Ozark Outdoors

National initiative to curb cigarette litter awards $2,500

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This billboard is right to the point. What it doesn't say is that discarded butts can kill birds and other wildlife.

This billboard is right to the point. What it doesn’t say is that discarded butts can kill birds and other wildlife.

SPRINGFIELD, Mo. – The Springfield-Greene County Office of Emergency Management (OEM) will take part in a national program to reduce the impact of cigarette butt litter, the Keep America Beautiful Cigarette Litter Prevention Program.

image001A $2,500 grant has been awarded to OEM to facilitate this initiative. Grant funds will allow for the purchase of cigarette ash receptacles that will be strategically placed at transition points throughout the Greene County government buildings campus.

Tobacco products, including cigarette butts, are the most-littered item in America, representing nearly 38% of all items, according to “Litter in America”, the Keep America Beautiful landmark study of litter and littering behavior. This research also showed that individuals who would never litter items such as beverage cans or paper packaging may not consider tossing cigarette butts on the ground “littering.”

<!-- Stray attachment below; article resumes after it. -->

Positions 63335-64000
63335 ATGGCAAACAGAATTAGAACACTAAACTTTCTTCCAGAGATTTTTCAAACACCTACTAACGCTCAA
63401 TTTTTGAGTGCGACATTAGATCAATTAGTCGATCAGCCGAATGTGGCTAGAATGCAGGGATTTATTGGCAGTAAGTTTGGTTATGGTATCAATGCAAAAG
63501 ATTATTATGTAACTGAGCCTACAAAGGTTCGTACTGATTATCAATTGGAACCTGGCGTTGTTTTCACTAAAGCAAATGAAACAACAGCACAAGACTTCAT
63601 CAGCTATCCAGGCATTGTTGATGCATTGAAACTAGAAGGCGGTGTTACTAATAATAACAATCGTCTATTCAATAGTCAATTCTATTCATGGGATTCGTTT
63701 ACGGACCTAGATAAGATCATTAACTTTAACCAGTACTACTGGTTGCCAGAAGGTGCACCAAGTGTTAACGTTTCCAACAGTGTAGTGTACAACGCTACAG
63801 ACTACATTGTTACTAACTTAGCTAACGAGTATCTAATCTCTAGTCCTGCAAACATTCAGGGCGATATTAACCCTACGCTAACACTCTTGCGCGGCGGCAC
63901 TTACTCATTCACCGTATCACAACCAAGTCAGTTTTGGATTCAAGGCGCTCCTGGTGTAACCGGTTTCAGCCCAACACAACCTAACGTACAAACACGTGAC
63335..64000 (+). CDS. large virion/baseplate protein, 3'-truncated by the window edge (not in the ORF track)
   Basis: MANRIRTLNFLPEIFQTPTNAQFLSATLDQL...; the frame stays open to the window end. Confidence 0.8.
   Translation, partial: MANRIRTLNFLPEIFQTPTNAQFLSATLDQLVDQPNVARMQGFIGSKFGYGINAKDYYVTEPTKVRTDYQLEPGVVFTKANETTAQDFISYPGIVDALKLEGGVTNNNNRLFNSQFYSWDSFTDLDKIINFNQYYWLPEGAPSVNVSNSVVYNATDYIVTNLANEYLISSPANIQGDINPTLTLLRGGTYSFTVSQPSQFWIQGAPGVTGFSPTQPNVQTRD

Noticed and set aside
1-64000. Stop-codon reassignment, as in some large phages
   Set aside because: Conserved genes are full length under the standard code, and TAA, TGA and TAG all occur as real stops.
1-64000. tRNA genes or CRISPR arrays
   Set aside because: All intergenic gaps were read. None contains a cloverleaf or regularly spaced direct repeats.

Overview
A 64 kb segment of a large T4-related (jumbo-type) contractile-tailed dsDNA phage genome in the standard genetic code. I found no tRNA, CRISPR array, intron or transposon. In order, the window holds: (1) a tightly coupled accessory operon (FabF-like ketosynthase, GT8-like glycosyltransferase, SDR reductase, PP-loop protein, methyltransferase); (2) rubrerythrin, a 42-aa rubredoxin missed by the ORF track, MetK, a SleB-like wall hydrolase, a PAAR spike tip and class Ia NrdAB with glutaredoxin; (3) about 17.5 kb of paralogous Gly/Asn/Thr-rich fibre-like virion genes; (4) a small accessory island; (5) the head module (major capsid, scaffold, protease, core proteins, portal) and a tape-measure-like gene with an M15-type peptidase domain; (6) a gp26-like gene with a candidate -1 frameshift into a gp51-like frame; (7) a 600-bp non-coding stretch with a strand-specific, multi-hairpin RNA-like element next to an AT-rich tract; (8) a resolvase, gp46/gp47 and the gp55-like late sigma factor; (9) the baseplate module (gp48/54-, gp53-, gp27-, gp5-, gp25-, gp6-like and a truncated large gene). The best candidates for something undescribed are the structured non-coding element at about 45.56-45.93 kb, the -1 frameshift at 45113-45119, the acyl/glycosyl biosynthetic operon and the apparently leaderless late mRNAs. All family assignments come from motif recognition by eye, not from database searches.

“This grant ties directly into OEM’s vision to expand the scope of its current recycling program outreach. This will not only help prevent cigarette litter at the Public Safety Center, but will include the Judicial County facility, the Justice Center, Administration Building, Historic Courthouse and Archives/Election Center,” said Shea Lane, Emergency Management Specialist, Logistics. “We take great pride in our Greene County facilities, and hope that the appearance of our property and grounds will be enhanced through our participation in the Cigarette Litter Prevention Program.”

All receptacles will be installed campus-wide by June 1, 2015, with a confirmed maintenance plan in place.

George Freeman is a veteran journalist and photographer. An award-winning writer, editor and columnist in Springfield, Mo., with more than 50 years experience. His preference is for positive and uplifting stories about people, places, traditions and trends that make the Ozarks one of the most livable regions anywhere. A member of the Garden Writers Association of America, he is a past-president of the Society of Professional Journalists of Southwest Missouri, the Kansas and Ohio AP societies; a board member of Friends of the Garden and a member of the Rotary Club of Springfield. In 1976, he traveled to India as a member of a Rotary Foundation Group Study Exchange Team.

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